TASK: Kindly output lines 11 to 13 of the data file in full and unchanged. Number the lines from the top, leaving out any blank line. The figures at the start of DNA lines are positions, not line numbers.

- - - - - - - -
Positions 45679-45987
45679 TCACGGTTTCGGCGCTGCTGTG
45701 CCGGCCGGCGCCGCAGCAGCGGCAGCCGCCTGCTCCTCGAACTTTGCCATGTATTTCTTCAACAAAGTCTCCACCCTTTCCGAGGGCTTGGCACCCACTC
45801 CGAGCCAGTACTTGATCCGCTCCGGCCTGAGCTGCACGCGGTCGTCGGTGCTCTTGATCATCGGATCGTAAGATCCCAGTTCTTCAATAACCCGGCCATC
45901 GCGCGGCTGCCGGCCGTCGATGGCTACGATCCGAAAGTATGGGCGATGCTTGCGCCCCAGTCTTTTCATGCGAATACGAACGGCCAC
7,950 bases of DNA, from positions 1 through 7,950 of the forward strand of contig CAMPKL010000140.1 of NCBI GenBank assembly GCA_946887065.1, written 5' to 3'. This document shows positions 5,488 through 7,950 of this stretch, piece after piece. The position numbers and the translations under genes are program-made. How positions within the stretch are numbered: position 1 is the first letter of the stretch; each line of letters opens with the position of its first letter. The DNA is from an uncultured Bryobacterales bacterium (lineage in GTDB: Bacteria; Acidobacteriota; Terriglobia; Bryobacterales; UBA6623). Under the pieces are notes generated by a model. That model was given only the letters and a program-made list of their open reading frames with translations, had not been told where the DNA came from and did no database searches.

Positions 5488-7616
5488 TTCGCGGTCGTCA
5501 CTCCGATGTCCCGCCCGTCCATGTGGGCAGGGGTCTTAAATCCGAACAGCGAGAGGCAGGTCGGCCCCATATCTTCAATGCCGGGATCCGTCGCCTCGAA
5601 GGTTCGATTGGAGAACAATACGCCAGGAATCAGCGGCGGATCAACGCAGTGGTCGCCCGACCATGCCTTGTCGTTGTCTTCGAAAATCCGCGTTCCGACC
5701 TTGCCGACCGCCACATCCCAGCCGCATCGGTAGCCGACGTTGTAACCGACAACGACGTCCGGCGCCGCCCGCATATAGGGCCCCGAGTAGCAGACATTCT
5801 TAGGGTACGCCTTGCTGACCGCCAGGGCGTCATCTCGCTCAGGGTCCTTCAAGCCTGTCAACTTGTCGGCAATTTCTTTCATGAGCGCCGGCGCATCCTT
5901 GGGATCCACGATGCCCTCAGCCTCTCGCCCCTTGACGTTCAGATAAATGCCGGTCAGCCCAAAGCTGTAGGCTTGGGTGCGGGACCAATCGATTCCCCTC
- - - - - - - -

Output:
5701 TTGCCGACCGCCACATCCCAGCCGCATCGGTAGCCGACGTTGTAACCGACAACGACGTCCGGCGCCGCCCGCATATAGGGCCCCGAGTAGCAGACATTCT
5801 TAGGGTACGCCTTGCTGACCGCCAGGGCGTCATCTCGCTCAGGGTCCTTCAAGCCTGTCAACTTGTCGGCAATTTCTTTCATGAGCGCCGGCGCATCCTT
5901 GGGATCCACGATGCCCTCAGCCTCTCGCCCCTTGACGTTCAGATAAATGCCGGTCAGCCCAAAGCTGTAGGCTTGGGTGCGGGACCAATCGATTCCCCTC